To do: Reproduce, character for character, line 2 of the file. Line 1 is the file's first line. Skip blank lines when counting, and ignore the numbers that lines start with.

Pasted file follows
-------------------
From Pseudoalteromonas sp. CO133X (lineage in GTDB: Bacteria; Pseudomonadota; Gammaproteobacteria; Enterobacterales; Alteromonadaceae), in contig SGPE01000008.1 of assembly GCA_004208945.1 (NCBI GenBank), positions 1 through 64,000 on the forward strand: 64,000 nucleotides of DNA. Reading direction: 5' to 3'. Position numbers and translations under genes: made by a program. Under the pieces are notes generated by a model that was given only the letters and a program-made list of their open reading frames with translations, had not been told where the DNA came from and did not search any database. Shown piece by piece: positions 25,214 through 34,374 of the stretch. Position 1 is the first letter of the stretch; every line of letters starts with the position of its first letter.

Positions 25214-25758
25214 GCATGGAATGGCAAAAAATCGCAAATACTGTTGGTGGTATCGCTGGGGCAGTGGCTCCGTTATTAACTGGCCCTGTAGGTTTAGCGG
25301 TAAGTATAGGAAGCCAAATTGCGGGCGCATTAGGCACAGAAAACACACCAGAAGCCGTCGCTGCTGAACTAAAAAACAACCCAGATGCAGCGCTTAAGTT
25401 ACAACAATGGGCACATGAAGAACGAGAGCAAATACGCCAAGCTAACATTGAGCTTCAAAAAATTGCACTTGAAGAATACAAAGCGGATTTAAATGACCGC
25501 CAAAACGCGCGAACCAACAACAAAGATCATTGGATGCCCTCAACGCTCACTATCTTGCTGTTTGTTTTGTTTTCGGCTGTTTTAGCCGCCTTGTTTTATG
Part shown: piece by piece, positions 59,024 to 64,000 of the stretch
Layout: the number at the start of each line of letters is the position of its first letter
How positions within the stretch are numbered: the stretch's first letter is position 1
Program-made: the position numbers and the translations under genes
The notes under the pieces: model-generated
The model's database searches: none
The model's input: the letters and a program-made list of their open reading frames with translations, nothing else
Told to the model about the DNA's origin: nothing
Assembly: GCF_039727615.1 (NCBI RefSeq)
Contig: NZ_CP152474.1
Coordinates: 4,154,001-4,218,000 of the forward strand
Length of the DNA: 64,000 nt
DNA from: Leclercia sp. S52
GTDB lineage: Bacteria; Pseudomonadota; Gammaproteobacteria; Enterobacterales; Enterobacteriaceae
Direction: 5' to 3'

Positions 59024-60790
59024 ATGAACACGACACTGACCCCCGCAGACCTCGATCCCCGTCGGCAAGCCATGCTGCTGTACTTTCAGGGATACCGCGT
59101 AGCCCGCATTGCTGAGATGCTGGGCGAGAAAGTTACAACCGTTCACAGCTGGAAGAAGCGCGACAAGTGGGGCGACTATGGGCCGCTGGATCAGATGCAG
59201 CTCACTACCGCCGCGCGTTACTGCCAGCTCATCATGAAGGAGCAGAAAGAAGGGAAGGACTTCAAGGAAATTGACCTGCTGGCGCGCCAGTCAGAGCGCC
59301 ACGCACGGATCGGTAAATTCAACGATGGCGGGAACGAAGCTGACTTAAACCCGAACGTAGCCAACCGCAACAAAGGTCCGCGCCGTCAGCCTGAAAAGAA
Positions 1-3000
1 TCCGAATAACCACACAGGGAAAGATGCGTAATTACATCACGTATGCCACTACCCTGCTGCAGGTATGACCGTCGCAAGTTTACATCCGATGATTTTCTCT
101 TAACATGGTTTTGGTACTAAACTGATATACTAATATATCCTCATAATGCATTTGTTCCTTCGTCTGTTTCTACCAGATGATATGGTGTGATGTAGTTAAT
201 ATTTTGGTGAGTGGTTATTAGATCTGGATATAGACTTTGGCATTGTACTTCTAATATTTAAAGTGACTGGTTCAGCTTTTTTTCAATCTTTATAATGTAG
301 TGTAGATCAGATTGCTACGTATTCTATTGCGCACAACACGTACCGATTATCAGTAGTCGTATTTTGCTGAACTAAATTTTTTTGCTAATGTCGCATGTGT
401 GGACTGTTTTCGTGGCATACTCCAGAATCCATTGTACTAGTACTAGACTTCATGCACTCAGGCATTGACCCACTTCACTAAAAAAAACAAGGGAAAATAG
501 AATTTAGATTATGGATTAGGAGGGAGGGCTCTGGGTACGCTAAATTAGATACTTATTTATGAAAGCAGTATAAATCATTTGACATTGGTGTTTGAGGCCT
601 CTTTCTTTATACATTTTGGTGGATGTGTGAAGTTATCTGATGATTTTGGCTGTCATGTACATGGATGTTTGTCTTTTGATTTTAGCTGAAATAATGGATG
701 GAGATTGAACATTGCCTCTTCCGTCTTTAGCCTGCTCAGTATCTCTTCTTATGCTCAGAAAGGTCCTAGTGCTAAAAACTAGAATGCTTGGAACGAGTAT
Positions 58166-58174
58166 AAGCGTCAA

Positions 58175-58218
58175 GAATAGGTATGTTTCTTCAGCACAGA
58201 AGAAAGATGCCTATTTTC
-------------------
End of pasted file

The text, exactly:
Positions 25214-25758